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[whatwg] Proposal: Add window.getLastError (or modify invocation arguments of window.onerror)

From: Nathan Broadbent <nathan.f77@gmail.com>
Date: Tue, 5 Feb 2013 11:09:07 +1300
Message-ID: <CAPXHQbNKO46DaDKamu=n5Z=ieYjVELxTcSZAJ1wDGdwBbGFzEA@mail.gmail.com>
To: whatwg@lists.whatwg.org
Hi,

The current information passed to window.onerror rarely provides
sufficient information to find the cause of the error. The column
number argument will be a big step forward, but a stack trace would be
especially useful. I would like to add my support for improving the
window.onerror arguments, with a fifth argument for stack trace. Is
there anything that James or I could do to move this discussion along?


Best,
Nathan


> Alright... so what's next?  I'm assuming this needs further discussion with
> other WHATWG members chiming in.  If I can help, please let me know. I'd
> like to see this request through.
> Sincerely,
>     James Greene

On Fri, May 11, 2012 at 12:26 PM, Simon Pieters <simonp at opera.com> wrote:
> On Fri, 11 May 2012 17:14:00 +0200, James Greene <james.m.greene at gmail.com>
> wrote:
>
>  Simon:
>> Yeah, I misunderstood your previous mention of having it as a [fifth]
>> string argument.  I somehow associated that automatically with the
>> "message" parameter (the only string argument, I suppose) but I also
>> noticed my mistake after I sent the email.
>>
>
> OK.
>
>
>  I personally am interested in adding the stack trace, yes,
>>
>
> OK, thanks.
>
>
>  but ideally I
>> would just have access to the full "Error" object so I can always have an
>> up-to-date model if the "Error" object continues to change (as it probably
>> will).
>>
>
> That's fair enough. Though not all exceptions are Errors -- DOMException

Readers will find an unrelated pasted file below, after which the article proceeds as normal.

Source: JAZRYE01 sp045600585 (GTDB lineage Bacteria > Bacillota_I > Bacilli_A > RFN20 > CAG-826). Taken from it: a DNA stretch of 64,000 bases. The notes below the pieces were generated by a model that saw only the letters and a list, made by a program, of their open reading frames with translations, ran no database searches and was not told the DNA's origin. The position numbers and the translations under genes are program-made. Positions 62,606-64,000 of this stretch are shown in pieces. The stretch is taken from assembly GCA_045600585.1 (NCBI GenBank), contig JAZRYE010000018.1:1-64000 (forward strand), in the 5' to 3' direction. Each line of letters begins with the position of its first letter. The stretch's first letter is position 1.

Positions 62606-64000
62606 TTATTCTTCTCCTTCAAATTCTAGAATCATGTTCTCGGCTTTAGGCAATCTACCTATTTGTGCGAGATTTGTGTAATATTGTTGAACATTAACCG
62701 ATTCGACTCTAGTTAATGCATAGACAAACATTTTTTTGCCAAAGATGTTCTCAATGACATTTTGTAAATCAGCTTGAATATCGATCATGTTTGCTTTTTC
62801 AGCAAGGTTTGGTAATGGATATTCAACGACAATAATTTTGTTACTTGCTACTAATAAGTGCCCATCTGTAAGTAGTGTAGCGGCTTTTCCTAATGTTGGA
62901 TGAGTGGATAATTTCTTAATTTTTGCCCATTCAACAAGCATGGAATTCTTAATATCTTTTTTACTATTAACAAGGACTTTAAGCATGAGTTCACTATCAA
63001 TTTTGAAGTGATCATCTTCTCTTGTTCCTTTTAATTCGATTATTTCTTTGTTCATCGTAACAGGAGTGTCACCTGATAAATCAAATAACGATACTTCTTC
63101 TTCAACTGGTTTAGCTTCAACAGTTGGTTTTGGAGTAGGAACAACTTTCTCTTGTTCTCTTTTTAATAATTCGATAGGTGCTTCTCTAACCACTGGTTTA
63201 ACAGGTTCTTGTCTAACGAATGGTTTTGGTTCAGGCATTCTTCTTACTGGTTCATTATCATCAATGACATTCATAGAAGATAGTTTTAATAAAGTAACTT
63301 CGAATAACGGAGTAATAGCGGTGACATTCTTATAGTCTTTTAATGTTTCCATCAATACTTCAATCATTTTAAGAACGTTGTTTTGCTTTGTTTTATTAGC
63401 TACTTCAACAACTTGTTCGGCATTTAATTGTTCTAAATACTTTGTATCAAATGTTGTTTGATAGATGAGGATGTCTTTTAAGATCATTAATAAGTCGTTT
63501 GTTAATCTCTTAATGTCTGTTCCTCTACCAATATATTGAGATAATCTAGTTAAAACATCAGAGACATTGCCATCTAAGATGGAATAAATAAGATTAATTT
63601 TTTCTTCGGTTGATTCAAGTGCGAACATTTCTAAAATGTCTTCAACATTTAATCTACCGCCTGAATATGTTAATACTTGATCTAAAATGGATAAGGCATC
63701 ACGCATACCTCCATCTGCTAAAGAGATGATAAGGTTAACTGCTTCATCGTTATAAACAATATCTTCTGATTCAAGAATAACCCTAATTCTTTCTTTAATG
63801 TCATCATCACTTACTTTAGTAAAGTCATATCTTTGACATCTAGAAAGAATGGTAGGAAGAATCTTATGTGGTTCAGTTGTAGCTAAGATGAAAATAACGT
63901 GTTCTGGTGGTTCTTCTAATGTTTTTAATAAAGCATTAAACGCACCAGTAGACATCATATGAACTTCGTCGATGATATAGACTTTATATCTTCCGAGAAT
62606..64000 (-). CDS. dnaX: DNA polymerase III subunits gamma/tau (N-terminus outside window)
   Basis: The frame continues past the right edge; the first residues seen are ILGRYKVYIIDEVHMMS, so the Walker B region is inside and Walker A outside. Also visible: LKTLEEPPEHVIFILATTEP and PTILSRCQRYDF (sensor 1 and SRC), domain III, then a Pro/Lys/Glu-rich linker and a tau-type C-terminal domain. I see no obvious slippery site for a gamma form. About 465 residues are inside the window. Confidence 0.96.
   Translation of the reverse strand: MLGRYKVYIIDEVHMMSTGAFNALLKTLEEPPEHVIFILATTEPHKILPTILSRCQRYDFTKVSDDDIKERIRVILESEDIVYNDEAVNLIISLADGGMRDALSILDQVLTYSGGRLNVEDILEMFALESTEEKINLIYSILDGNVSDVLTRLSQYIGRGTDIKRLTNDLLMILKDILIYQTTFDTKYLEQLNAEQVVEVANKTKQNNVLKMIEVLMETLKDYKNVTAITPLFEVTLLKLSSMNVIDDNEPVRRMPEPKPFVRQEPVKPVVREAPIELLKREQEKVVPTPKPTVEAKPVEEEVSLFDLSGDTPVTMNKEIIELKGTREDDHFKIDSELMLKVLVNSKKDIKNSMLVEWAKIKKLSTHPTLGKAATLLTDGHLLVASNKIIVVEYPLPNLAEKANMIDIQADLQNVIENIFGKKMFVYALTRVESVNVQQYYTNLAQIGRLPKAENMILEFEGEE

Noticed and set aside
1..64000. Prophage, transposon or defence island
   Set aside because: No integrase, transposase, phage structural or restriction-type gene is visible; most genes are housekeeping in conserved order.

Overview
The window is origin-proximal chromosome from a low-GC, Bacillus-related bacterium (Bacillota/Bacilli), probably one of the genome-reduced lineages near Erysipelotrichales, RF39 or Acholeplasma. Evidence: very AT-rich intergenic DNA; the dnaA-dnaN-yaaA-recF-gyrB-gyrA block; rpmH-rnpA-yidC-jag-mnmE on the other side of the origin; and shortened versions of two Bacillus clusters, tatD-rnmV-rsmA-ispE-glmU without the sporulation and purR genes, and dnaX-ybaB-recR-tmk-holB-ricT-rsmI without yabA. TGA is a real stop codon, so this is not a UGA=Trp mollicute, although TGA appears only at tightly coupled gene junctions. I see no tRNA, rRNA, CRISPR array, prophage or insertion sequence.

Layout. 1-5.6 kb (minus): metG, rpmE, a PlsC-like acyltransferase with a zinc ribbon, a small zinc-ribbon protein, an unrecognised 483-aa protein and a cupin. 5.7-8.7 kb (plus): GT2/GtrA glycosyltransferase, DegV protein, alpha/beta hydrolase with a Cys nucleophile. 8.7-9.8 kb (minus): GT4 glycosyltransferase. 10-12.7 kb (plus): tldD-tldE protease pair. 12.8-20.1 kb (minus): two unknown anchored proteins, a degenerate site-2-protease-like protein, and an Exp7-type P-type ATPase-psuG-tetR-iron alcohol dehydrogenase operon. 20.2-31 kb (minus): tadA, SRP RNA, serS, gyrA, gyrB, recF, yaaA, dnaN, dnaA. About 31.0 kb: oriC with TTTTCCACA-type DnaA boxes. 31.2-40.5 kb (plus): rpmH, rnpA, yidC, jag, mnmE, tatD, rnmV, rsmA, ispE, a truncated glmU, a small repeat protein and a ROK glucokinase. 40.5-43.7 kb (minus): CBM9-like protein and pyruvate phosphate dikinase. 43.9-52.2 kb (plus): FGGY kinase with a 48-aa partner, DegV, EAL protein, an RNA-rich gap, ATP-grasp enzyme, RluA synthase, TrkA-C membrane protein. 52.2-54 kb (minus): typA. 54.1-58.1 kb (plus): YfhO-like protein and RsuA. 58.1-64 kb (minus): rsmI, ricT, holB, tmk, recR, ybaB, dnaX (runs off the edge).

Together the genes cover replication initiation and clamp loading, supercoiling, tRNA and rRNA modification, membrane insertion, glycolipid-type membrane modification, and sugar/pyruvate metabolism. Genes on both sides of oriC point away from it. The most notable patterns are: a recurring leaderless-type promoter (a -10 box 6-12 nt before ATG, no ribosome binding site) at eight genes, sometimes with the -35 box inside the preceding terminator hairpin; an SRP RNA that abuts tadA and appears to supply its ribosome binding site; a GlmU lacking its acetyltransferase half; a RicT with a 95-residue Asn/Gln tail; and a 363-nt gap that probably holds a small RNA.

> currently isn't, though I think some people want it to somehow inherit from
> Error.
>
>
>  For example, some devs may be interested in the "Error" object's
>> "name" property, which is already a part of the object today but is not
>> provided to "window.onerror" callbacks.  And again, if additional
>> properties are added in the future, it's just more and more properties
>> that
>> may need to get incrementally added to the "window.onerror" invocation
>> arguments list.  For example, I proposed the addition of an "innerError"
>> property (or some would call it "cause") for chaining errors and masking
>> internal errors that consumers shouldn't see, instead providing a
>> customer-facing message.
>>
>
> Yeah.
>
>
>  You keep mentioning compile errors and how they don't have associated
>> "Error" objects but it sounds like they still reach the "window.onerror"
>> callbacks.  Can you add a little commentary on that?
>>
>
> Here are some examples:
>
> <script> onerror = function(a,b,c) { alert(a+b+c) }; </script>
> <script> foo(); </script> <!-- "runtime" error; uncaught exception -->
> <script> for (;) </script> <!-- "compile" error; no exception, but onerror
> is invoked -->
> <script> setTimeout('for (;)', 0); </script> <!-- also compile error -->
> <img src="" onerror="for(;)"> <!-- also compile error -->
>
>
>
>  I thought they
>> utilized the "SyntaxError" class but perhaps that's only for "eval()"
>> calls...?
>>
>
> Yes. Since the script doesn't compile, the same script can't catch any
> exception in a try/catch block. onerror is just invoked with the
> appropriate arguments, and currently doesn't expose any object. Hence,
> compile errors currently do not expose any exception that Web pages can
> observe. However, if we change onerror and expose the exception object for
> uncaught exceptions, it would certainly make sense to specify that compile
> errors be exposed using SyntaxError exceptions.
>
> If we expose the exception object in onerror (which I actually think makes
> sense), what do we want to happen for cross-origin script errors? null? The
> current arguments are masked as ("Script error.", "", 0, 0).
>
>
>  I may also be thinking of this differently as a JS engineer
>> versus a browser vendor, so please help clue me in.  I'm interested to
>> learn more on this, and it may help me better appreciate why the
>> "window.onerror" callback mechanism *didn't* just pass an "Error" object
>> from the beginning.
>>
>
> I think onerror is an old feature dating back from old Netscape or IE
> (don't know which). Then other browsers just copied it.
>
>
>  I appreciate your continued feedback. Thanks!
>>
>
> cheers
>
> --
> Simon Pieters
> Opera Software
>
Received on Monday, 4 February 2013 22:10:02 UTC

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